‘Innocence’ is relative

‘INNOCENCE’ IS RELATIVE…. There are two key angles to keep in mind when it comes to former Alaska Sen. Ted Stevens’ (R) recent legal developments. One, the prosecutorial misconduct in Stevens’ trial was egregious and unacceptable, and the Justice Department was right to dismiss the charges. Two, the prosecutors’ wrongdoing doesn’t change the fact that Stevens still appears to be very, very guilty.

There’s been a bizarre push of late — in Republican circles and among political reporters — that Stevens has somehow been exonerated. In one particularly egregious example, MSNBC’s Chris Matthews concluded, “[T]he charges should never have been brought, there should never have been a prosecution.”

That’s nonsense. To its credit, the New York Times does a nice job today pushing back against the notion that Stevens should suddenly be seen as pure as the driven Alaskan snow.

When a federal trial judge tossed out the ethics conviction of former Senator Ted Stevens last week, his lawyers promulgated the story of an innocent man victimized by unscrupulous prosecutors.

But the five-week trial of Mr. Stevens offered a different version of him, and only a discrete part of that was directly affected by the discovery of repeated instances of prosecutorial misconduct.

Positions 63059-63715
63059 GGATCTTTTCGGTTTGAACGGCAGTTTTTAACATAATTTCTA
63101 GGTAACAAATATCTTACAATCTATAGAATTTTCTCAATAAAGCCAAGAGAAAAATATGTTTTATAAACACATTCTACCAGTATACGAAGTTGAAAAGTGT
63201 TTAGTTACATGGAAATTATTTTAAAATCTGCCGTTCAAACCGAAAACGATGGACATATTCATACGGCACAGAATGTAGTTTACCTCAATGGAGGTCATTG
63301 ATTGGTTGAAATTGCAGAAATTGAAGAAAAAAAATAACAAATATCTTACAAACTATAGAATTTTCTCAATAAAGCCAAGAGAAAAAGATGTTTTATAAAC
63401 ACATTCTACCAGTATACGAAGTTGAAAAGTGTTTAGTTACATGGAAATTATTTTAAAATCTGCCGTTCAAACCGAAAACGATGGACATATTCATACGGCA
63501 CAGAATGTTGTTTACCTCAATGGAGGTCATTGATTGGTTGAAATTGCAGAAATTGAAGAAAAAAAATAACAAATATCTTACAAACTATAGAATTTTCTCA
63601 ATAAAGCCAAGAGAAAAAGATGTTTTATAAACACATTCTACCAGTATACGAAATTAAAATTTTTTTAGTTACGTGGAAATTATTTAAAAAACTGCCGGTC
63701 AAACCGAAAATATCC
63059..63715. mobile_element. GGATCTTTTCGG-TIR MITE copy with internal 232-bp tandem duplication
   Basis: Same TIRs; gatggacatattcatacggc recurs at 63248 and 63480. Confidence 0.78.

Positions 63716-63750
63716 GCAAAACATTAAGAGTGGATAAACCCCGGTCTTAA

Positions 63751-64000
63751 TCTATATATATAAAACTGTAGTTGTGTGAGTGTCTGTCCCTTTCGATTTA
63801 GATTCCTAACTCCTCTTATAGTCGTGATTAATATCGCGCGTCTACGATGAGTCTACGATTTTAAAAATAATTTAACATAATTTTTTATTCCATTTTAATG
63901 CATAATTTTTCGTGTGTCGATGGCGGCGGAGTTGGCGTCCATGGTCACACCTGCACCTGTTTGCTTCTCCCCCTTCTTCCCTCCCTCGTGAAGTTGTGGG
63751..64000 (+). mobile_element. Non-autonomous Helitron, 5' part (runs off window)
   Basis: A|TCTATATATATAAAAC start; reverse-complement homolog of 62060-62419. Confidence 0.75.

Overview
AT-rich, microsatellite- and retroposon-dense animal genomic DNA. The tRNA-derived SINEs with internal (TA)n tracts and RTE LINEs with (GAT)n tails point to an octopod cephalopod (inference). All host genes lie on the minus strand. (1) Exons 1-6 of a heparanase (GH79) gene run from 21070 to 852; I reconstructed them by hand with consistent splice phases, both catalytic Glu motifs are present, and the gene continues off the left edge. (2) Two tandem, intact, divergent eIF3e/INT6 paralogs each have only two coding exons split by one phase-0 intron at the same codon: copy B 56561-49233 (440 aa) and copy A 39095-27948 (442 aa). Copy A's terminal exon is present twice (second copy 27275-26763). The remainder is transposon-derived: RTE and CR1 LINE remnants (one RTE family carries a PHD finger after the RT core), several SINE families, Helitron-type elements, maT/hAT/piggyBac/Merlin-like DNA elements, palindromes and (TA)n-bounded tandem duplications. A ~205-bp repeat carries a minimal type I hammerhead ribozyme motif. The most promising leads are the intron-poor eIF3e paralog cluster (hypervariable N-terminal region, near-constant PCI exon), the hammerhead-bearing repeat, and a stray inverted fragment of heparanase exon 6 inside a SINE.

The disclosures that prosecutors had withheld information from the defense did little to erase much of the evidence that Mr. Stevens, who had been a powerful and admired political figure in Alaska, regularly and willingly accepted valuable gifts from friends and favor-seekers that he did not report.

Stevens chief lawyer said his client “is innocent of the charges as if they had never been brought.”

But there’s more to it than that, and the available evidence points to clear wrongdoing. Indeed, the NYT spoke to two of the jurors involved with Stevens’ trial, and both agreed that the prosecutors’ misconduct did not, in their view, point to Stevens’ innocence.

In fact, two jurors have said that the dismissal of the case because of the prosecutors’ actions did not make Mr. Stevens innocent in their view. As one put it, “The only thing this proves is that the prosecution messed everything up.”

The irony is, if the prosecutors had stuck to the rules and played it straight, they probably would have won their conviction anyway.

Zachary Roth noted the other day a series of media reports “painting an overall portrait of Stevens as an innocent, unfairly victimized by an overzealous government.” That’s simply not what happened. Kudos to the Times for pushing back against the misleading conventional wisdom.

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